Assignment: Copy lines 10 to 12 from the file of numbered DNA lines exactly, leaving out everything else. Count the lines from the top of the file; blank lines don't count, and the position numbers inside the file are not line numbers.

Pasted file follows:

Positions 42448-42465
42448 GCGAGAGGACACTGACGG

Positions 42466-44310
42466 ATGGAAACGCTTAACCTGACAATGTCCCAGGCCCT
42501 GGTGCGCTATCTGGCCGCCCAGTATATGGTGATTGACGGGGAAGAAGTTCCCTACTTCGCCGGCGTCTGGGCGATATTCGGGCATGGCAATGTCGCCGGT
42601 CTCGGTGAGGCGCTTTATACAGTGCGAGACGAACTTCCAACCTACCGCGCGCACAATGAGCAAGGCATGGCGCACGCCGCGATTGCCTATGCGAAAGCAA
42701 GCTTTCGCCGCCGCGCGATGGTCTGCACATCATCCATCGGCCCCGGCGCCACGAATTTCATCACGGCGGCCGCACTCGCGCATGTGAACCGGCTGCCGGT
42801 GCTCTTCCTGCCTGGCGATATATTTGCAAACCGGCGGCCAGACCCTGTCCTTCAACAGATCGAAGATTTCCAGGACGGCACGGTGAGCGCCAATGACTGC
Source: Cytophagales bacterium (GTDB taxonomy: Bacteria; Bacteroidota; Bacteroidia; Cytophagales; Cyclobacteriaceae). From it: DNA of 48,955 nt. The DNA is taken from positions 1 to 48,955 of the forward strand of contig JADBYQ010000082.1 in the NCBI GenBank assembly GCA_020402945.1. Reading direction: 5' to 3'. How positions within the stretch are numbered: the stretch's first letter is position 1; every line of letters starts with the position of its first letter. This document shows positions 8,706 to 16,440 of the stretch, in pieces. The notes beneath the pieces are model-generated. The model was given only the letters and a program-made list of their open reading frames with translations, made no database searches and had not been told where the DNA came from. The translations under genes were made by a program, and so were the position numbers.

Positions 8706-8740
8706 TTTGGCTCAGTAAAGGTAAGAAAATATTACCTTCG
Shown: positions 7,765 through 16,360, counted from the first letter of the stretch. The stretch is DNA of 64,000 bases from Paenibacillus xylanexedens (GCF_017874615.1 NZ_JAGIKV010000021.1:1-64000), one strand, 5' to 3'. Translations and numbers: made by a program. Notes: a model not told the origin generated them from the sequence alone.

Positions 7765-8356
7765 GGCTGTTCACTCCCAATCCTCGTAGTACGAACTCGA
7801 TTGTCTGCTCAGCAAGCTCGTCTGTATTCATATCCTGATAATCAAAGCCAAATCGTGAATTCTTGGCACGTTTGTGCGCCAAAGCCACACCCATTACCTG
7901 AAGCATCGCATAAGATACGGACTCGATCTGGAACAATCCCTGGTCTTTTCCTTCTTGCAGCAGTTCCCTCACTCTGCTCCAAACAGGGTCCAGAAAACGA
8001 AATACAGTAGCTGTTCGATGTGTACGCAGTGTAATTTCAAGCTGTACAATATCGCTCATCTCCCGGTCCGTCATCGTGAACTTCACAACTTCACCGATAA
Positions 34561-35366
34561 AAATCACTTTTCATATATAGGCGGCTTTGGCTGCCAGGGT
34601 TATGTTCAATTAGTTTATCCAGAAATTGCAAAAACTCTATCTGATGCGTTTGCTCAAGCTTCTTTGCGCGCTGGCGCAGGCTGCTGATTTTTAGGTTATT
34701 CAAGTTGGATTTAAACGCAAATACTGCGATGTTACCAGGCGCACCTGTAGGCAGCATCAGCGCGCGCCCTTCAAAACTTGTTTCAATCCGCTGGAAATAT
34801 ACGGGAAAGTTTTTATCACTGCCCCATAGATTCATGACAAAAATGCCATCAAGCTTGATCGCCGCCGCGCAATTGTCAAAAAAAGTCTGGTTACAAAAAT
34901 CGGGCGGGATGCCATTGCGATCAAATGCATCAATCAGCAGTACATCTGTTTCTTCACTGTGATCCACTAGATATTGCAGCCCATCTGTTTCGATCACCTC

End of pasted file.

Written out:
Positions 8706-8740
8706 TTTGGCTCAGTAAAGGTAAGAAAATATTACCTTCG
Shown: positions 7,765 through 16,360, counted from the first letter of the stretch. The stretch is DNA of 64,000 bases from Paenibacillus xylanexedens (GCF_017874615.1 NZ_JAGIKV010000021.1:1-64000), one strand, 5' to 3'. Translations and numbers: made by a program. Notes: a model not told the origin generated them from the sequence alone.